At first, the NP explained that Sam had had some sort of allergic reaction to the methadone, but we were told later that Sam was given an accidental overdose.  Up to this point, it seemed like Sam was making pretty steady progress, even though he wasn't back on feeds again.  After the overdose, he was lethargic and irritable again.  Around this time, I started feeling pretty depressed.  I had this sense of hope for so long.  Hope that Sam's heart surgery had gone well, he would recover, and then we would go home.  Hope that the gut motility meds would do the trick.  Hope that the abdominal surgery fixed his mystery problem.  Sam was supposed to go home for a few months before returning for the stoma reversal, but at this point, I figured he would stay hospitalized until after that surgery.  It felt like we were never going home.  We had been away from the girls for six weeks.  Emory and Harper were not acting like themselves when we did visit them.  It was just an incredibly miserable time no matter where we were.  

After the methadone dosing incident, Sam was given a care team of nurses.  The care team consisted of the same rotation of nurses for day shift and same rotation of nurses for night shift, and each nurse cared for Sam several days or nights in a row.  This way they were able to tell if there were any changes in his mood, behavior, or progress.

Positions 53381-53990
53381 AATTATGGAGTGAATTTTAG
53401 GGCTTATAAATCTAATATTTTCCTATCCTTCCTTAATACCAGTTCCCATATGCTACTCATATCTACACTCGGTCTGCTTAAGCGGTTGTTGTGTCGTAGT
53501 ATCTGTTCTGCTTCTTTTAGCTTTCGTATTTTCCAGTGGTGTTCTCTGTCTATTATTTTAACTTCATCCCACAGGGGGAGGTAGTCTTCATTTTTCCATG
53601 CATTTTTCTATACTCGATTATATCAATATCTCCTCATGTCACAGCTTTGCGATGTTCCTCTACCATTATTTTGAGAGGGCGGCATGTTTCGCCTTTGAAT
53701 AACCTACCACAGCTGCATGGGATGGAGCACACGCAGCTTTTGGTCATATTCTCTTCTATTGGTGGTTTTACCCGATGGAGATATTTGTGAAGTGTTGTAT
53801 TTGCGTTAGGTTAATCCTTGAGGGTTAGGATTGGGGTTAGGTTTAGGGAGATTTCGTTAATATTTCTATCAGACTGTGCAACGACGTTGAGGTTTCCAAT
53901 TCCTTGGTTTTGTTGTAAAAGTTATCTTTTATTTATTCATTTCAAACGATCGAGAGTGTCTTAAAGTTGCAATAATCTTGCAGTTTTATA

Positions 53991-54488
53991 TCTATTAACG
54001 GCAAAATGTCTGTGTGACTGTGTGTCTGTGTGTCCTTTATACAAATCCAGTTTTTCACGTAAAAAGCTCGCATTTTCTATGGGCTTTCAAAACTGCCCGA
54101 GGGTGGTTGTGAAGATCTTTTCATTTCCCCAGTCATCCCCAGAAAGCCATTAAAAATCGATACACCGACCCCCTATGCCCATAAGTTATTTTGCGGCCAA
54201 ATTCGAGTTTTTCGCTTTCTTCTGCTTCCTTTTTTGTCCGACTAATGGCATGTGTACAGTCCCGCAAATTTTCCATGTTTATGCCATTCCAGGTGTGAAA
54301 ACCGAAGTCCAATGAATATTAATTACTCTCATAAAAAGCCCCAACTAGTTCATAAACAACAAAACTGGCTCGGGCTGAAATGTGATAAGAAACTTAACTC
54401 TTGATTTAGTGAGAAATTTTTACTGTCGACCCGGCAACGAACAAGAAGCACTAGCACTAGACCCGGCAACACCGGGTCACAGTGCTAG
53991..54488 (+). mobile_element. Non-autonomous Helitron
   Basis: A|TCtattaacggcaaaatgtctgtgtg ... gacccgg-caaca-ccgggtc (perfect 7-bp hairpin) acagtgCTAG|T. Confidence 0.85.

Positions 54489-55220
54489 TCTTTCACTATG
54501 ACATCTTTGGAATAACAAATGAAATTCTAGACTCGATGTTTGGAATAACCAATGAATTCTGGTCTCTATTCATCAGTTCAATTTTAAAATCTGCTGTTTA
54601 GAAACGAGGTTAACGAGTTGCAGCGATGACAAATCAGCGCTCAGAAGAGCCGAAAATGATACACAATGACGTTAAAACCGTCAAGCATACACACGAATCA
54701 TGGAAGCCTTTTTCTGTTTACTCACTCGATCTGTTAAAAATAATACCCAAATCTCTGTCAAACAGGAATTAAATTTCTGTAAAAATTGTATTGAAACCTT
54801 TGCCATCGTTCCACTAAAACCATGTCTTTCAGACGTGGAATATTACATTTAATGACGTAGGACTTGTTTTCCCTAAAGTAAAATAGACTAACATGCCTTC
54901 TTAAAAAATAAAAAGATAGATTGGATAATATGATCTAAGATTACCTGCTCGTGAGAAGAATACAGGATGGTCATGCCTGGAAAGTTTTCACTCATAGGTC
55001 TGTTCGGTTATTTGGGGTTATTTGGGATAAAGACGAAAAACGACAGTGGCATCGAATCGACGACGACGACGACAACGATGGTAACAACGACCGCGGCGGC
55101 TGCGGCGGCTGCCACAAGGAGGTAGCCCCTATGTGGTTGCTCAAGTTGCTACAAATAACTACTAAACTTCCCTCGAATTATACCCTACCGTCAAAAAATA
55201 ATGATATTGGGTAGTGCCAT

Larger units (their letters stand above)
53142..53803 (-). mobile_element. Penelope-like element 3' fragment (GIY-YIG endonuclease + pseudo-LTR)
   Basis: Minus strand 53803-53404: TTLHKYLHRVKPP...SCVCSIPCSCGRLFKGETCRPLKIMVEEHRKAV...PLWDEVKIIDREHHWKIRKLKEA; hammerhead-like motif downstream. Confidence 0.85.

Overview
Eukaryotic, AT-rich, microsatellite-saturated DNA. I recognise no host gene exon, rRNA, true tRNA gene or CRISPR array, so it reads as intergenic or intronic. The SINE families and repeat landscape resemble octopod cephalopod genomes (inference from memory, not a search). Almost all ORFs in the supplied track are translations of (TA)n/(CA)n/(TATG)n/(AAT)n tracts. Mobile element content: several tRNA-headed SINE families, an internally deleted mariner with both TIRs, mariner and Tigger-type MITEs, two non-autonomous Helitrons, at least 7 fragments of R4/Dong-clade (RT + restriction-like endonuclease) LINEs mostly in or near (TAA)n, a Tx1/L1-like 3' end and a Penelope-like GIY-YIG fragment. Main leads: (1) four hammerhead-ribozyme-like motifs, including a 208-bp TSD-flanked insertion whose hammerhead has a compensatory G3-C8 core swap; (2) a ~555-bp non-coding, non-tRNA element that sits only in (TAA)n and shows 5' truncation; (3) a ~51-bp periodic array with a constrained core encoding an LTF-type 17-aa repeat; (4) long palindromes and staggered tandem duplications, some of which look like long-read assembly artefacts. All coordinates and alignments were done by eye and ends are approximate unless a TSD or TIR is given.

They started trophic feeds several more times and stopped them each time because Sam wasn't digesting the Pedialyte like he was supposed to.  Sam showed symptoms of withdrawing from the methadone--he was fussy, nauseated, clammy, and didn't nap or sleep at night well.  They adjusted his methadone dosing several times to try to keep his withdrawal symptoms at a minimum, while still weaning down to get him off of it entirely.  On January 21, we talked to his surgeon, who said he wasn't too surprised Sam wasn't doing better with the feeds because kids with CHDs take longer to heal, and methadone slows gut motility.  While we were very frustrated that he wasn't handling feeds yet, I was somewhat relieved to know the surgeon wasn't worried.  

On January 26, they placed an ND tube (a tube that went down Sam's nose, past his stomach, and straight to his intestine), in addition to the NG tube, to try feeds this way.  The problem with Sam's digestion seemed to be in his stomach, so the hope was that they could start with feeds straight to his intestine, and once that woke up his system, go through his stomach again.  He was started on trophic Pedialyte again, and they increased the rate at which he was fed every four hours.  He handled this pretty well, but then he started running a mild fever, which prompted the nurses to stop the feeds.